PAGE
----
As I walked into the theater, two happy, little people greeted
me. "Hewo, Pofesso Howad Hill."
We had been running The Music Man productions all week, and I
could always expect a joyous greeting from two of the littlest
members of our cast. I played Professor Harold Hill, and they
always sought me out just to say "hi." Their little lisps made
their greeting all the more endearing.
I always took time to kneel down or pat their heads and call
them by name. I don't think they even knew my real name, but it
didn't matter. I had learned their names and their bright, shiny
faces were greeting enough.
As the musical production was coming to a close, our lines were
either learned, or it was too late, and we would have to fake it.
It was then, as the dress rehearsals and the production started,
that the best of the interaction between cast members began.
It was during this time that I thought of an article I had read
in Time magazine. It was a report on a study about happiness. The
researchers had spent years compiling statistics from people all
over the world. The interesting trend was that the those of us
living in industrialized countries were the least happy, while
those living in poorer countries were the happiest of all.
Once the statistics were compiled, the researchers then tried to
make sense of it all. The final conclusion they had drawn was that
what makes us happiest of all are the relationships we form. In
essence, the deeper the relationships, the more profoundly happy a
In the industrialized world in which we live, we find our lives
hectic and full of activities. Most relationships we form are
shallow and superficial. Gone are the days of sitting on the porch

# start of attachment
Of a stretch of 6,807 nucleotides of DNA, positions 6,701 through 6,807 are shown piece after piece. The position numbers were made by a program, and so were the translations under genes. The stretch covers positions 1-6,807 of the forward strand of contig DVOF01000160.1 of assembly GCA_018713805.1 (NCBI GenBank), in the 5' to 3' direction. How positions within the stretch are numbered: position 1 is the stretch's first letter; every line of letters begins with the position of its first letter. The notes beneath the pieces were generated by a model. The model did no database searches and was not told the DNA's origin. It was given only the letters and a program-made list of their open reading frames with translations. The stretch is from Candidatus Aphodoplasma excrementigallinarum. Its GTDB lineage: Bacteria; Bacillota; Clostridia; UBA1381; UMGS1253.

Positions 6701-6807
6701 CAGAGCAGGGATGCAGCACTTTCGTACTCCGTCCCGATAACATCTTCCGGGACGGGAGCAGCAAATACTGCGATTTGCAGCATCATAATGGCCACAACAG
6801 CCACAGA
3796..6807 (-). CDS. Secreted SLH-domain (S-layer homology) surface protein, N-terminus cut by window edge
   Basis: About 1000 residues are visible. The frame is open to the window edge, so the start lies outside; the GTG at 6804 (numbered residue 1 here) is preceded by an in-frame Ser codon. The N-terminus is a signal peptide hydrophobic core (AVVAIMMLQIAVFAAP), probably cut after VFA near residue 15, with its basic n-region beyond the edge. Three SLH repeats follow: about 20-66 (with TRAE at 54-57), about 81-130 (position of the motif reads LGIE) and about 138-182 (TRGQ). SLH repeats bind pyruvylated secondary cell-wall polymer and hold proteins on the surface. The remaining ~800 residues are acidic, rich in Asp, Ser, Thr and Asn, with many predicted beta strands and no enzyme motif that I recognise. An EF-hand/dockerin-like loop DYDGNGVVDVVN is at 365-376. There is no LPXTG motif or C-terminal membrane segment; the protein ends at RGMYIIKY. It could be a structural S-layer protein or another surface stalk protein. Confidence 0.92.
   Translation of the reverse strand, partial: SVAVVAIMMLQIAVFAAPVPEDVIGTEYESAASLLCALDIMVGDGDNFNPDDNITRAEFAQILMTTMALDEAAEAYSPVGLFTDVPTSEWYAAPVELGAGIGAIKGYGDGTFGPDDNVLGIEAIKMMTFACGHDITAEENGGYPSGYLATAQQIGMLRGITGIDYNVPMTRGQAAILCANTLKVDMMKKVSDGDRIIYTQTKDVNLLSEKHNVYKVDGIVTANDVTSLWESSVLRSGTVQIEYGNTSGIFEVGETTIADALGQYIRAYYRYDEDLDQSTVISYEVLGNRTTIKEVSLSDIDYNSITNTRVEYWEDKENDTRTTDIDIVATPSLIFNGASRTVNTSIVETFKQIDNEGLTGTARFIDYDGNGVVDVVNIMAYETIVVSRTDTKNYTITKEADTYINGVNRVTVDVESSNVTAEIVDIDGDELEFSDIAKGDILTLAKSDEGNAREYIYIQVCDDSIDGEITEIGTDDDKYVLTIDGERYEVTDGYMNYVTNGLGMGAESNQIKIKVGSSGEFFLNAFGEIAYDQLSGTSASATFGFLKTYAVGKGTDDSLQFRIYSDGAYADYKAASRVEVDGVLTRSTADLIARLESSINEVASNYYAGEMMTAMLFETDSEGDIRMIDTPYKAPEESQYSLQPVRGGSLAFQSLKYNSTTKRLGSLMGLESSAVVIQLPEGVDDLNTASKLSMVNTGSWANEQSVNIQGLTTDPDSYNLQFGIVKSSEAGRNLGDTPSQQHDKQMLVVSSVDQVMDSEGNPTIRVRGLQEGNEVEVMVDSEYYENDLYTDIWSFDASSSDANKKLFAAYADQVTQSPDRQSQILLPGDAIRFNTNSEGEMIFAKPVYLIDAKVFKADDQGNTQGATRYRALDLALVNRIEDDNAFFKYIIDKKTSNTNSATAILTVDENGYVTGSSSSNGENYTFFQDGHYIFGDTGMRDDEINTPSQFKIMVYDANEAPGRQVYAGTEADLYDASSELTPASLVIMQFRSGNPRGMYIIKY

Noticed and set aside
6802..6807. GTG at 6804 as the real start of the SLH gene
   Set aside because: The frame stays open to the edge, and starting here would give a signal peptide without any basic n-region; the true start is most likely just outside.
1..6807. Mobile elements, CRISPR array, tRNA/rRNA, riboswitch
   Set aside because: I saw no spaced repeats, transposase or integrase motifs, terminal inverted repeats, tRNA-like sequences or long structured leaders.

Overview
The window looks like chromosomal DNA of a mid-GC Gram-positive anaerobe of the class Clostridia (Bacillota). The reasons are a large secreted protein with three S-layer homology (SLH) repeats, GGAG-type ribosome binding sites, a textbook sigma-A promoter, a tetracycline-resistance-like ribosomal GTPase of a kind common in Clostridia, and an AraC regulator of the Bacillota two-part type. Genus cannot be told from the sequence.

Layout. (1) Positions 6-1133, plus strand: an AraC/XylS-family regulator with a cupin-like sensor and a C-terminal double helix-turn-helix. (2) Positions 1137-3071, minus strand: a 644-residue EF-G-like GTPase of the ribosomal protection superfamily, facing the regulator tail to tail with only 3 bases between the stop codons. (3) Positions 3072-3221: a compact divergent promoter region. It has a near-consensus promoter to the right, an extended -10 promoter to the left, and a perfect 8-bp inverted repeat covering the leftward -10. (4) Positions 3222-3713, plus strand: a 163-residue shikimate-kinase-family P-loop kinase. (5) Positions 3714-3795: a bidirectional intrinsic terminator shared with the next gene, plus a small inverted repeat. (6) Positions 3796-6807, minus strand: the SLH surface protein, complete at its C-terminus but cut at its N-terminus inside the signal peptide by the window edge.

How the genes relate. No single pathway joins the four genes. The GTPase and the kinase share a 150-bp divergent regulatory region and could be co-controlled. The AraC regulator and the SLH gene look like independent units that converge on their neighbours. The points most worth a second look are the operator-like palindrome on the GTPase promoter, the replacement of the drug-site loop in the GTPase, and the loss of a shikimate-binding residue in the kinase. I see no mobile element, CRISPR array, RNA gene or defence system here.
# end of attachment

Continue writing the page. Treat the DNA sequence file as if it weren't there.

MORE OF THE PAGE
and visiting with passers-by. Gone are the days of visiting with a
neighbor over the fence. And with our affluence, we no longer need
to intertwine our lives as a matter of survival.
But in other countries where people have a great dependency on
those around them, bonds flourish. Every person in the community
must work together so that all can survive. These close proximities
and interdependencies on one another make the relationships strong,
deep, and meaningful.
That is why I think the memories I have of the theatrical
productions I have been in are some of the happiest and most vivid
of my life. Even though the rehearsals last for only a few months,
the intensity of the work brings us into close contact one with
We learn about each others' idiosyncracies, personalities, and
interesting habits. We share our food with each other and enjoy
each others' recipes. We get to know each others' ups and downs.
But most importantly, we share time together and learn to depend on
each other. We learn to count on each other being where we are
supposed to be, when we are supposed to be, to deliver the lines we
count on, and to deal with the props for which we each are
It doesn't matter if a person's role is big or small. The
production can't move forward without everyone involved. The lead
may have the most lines, but his or her lines would fall flat if
the rest of the cast wasn't there.
There are, of course, many moments of frustration, but we learn
to forgive and forget, and move on. We gain insights into why each
of us is the way we are. We learn to appreciate each others'
talents and abilities, but most of all, we begin to see each other
as unique and interesting individuals.
I often have people ask me about the glitz and the lights and
the applause, and if that makes all the work worth it. My answer
would have to be a resounding "no." That all fades from memory
It is rather the time talking back stage, or after and before
rehearsal, the smiles and friendship, and the "Hewo Pofesso Howad
Hill" greetings that will linger with me forever.
Daris Howard is a syndicated columnist,
playwright, and author. He can be reached at